“Where will I come out if I go through the park?” asked an old man, so softly I almost didn’t notice him. I thought for a moment and offered my conclusion. “Are you reading music?” he asked. My coloured notebook had caught his eye. I have many such books, pasted full of Sri Chinmoy’s well-known songs. I often carry them with me as I walk, to ensure these precious songs stay well-known to me.
“Yes,” I replied, tilting the page with a smile.
“What sort of music?” he asked, hushed, leaning gently over as if discovering something scarce and sacred.
“These are all spiritual songs, written by Sri Chinmoy.”
There are many long Bengali songs in there, but the page was open at a simple English one. He touched the book lightly as he read, captivated. “Could you sing it for me?” he asked earnestly, but frowning as if half expecting to be refused.
Wales is known as the Land of Song. Although I live in the capital city, people are warm and inquisitive, in a childlike way that is rare in this age. It is natural to be trusting and familiar here, where people seem to assume the roles of distant relatives.
Before I gave myself a chance to be shy, I sang right there on the street corner to this complete stranger, “Many, many lives ago, God taught me how to love Him, and how to serve Him, unconditionally.”
Gripping my hand and looking into me in silence, he was visibly moved by the song’s message. “It’s beautiful,” he said in time, as if he had never heard the like of it.
He introduced me to his granddaughter, a sleeping cherub in a pram. Her name is Welsh for “lovable,” he said, proudly explaining the Latin and English equivalents. He has dedicated his life to preserving Welsh heritage, especially language and music. He works in a museum, and on Sundays he feeds the homeless at church.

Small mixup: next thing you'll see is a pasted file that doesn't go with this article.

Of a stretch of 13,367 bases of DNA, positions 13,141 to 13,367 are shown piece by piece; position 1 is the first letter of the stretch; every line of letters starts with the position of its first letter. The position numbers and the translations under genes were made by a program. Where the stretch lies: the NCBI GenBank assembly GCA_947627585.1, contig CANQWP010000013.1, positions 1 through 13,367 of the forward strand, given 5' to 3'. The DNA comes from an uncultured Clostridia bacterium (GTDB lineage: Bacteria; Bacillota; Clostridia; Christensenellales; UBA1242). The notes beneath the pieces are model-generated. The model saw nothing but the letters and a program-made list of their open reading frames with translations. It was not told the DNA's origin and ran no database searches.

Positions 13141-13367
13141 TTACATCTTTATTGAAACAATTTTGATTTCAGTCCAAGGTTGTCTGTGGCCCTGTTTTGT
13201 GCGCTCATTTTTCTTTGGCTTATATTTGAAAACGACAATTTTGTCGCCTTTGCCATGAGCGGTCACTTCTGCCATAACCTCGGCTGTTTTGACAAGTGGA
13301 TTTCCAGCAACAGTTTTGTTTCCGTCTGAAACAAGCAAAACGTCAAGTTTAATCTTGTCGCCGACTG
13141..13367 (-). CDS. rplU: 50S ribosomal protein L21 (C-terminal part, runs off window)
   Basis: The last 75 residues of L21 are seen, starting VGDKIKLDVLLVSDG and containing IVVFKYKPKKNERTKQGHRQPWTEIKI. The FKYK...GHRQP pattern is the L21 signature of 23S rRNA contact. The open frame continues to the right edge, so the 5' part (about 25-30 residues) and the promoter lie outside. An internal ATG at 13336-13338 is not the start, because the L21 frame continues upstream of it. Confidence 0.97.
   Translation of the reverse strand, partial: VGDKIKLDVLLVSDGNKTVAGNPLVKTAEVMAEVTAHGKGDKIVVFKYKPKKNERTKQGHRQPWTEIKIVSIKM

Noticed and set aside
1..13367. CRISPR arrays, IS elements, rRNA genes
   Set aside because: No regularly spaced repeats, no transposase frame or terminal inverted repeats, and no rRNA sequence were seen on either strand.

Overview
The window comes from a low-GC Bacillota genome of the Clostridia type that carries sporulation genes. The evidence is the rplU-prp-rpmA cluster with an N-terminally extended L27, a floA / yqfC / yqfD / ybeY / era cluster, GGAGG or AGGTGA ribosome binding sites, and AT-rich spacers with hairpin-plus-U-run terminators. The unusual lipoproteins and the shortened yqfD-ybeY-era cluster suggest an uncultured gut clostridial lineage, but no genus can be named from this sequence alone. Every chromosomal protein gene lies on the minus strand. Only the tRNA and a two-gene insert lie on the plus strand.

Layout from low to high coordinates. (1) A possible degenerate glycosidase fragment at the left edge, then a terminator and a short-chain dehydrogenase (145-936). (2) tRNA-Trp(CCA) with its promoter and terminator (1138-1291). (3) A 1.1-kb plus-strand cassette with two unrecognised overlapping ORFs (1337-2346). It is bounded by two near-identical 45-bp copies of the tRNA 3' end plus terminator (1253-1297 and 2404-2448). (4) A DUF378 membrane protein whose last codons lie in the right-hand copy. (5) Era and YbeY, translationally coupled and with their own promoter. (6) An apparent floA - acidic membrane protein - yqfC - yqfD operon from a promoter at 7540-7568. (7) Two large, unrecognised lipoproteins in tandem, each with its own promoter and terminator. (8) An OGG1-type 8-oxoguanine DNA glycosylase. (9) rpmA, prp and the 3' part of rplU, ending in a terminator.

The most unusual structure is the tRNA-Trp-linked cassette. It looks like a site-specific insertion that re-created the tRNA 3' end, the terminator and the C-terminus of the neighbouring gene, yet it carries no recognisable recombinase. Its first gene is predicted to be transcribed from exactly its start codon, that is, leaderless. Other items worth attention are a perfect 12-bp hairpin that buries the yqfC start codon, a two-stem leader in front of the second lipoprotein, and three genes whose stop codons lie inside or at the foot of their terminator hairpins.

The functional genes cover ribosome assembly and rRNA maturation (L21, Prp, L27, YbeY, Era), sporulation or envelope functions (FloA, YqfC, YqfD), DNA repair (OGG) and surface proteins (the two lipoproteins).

“I write poetry,” he said, as if the fact itself needed no adornment.
“So do I!” I said delightedly. “Writing is my favourite thing!”
“Really! Have you published?”
“No, no! I’m only just beginning. Have you?”
“Yes, thirteen books in Welsh. I was a composer for a while too.”
He asked me about my life. I talked about Sri Chinmoy, about Run and Become, and a little about what our Centres try to offer to the world. He seemed profoundly heartened to find that there is a whole spiritual community that he had never heard of, loving God and trying to be of service to humanity.
He took my hand and shook it with feeling. “Such a surprise to see a young woman walking along our streets learning spiritual songs. God bless you.”
“And you.” I said, smiling, although we were both evidently blessed already. “What a beautiful life you have.”
He taught me a prayer from the Romany language he studies in his spare time. I can’t remember it now, but his goodness I remember, and his parting words: “Of course the most important song is the song in our heart.”
“Yes!” I said, my whole being in thrilled surprise and affirmation, “We must listen to it more and more.”